Chuck Schumer and Mitch McConnell have a plan. Or do they?

Two Senate bills to end the government shutdown, but neither is expected to pass

By Terry H. Schwadron
Published January 24, 2019 11:30AM (UTC)
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Mitch McConnell; Charles Schumer (Getty/Alex Wong/Mark Wilson)

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The Senate gunslingers have decided on twin duels on the shutdown tomorrow.

Chances are that both efforts will fail to earn the required 60 votes, and despite all the hot air, there is no plan as to what comes next, other than extended financial hardships for the 800,000 furloughed federal workers, who are now on track to miss a second, bi-weekly paycheck.


Apparently, the big procedural brains of the Senate, Senate Majority Leader Mitch McConnell and Minority Leader Chuck Schumer want to go through the motions. McConnell has dressed up President Trump’s unilateral proposal to spend more money and offer temporary relief for Dreamers along with his insistent $5.7 (or more) billion for a Wall; Schumer wants the “clean” temporary financing move that will put people back to work and leave time for more actual negotiating about the Wall.

As reports emerge of a senator here or there crossing party lines, apparently there are not enough to assure passage – even though every senator had voted for the clean financing approach a month ago until President Trump decided to turn and reject such an approach.

Unless something unexpected happens, it’s all a show trial for the base voters for each political party. Republicans have decided to back Trump all the way, even though many do not actually believe in the efficacy of the Wall. Democrats have decided this is the line in the sand, or else they will spend the rest of Trump’s presidency kowtowing to him.


The most political sly thinkers are hoping that McConnell is putting the bill out there, knowing that it will fail so that he can then turn to Trump and say, in effect: “We tried it your way and lost, now let me see if I can get it done by arranging a better deal that may actually involve Democrats.”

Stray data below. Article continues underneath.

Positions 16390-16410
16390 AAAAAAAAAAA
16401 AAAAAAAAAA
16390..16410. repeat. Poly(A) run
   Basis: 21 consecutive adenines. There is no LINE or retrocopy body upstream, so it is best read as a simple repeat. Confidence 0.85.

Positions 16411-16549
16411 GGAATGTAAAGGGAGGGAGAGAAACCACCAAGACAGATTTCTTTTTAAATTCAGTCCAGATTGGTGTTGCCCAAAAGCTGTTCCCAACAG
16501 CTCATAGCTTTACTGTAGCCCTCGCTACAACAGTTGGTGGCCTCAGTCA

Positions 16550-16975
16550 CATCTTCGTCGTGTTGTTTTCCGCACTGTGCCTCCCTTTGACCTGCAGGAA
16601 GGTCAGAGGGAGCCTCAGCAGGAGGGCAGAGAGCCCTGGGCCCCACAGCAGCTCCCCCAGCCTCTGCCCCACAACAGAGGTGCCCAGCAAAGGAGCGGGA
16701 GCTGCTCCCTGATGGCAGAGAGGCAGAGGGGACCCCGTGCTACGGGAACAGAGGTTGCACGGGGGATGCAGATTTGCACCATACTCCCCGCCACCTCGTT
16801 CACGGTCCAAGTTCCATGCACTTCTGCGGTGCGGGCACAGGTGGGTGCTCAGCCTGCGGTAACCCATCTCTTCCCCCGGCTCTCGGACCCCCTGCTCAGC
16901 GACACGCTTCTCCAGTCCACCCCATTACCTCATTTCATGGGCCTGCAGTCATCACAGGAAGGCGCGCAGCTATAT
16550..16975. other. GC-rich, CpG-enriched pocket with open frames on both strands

The significant person with no vote today is Speaker Nancy Pelosi, who is lying in wait for any possible Senate approval that she can quash with Democratic votes in the House.

For me, I really dislike watching the drama when the outcome is already prescribed. By the end of tomorrow’s voting, it is a guarantee that federal workers will still be without paychecks, that federal contractors will simply go unpaid and that tons of small businesses that depend on federal workers for dry cleaning, restaurant meals, car repairs and rents will be hurting as well.


What is wild here is that Trump insists that all of this tumult is in the name of protecting Americans. All immigration debates aside, he is protecting Americans by hurting Americans.

Meanwhile, all sides seem resistant to arguments based on fact, and the facts on the ground show the relentless nature of the issues at hand.

  • Every news media outlet is showing pictures of Coast Guardsmen and other federal workers using food kitchens.
  • The New York Times provided an interesting analysis from the El Chapo drug smuggling trial in New York that showed that Mexico’s biggest drug kingpin brought billions of dollars of drugs right across the border at our points of entry, the most walled-off portions of the border, rather than use those remote, rural areas hundreds of miles away. The cartel also used sophisticated tunnels beneath any wall.
  • Meanwhile, more than 1,700 Hondurans were walking and hitchhiking through Guatemala, heading toward the Mexico border as part of a new caravan of migrants hoping to reach the United States. Over 1,700 migrants passed through the Agua Caliente border crossing under the watchful eyes of about 200 police and soldiers. Some migrants told The Associated Press that they crossed informally elsewhere. Guatemala’s National Immigration Institute said there were 325 children or youths under 18 in the caravan. There were also just over 100 people from El Salvador.
  • The Supreme Court refused to move early to take on the question of the legality of the DACA laws, the Deferred Action for Childhood Arrivals. That means it likely will be another year before there is a ruling.
  • And there remain a couple hundred — or a couple of thousand — migrant children separated from parents. No one seems to know for sure.

In Washington, it is all about the politics of the problem.

Someone needs a reminder that the effects are real.

Terry H. Schwadron

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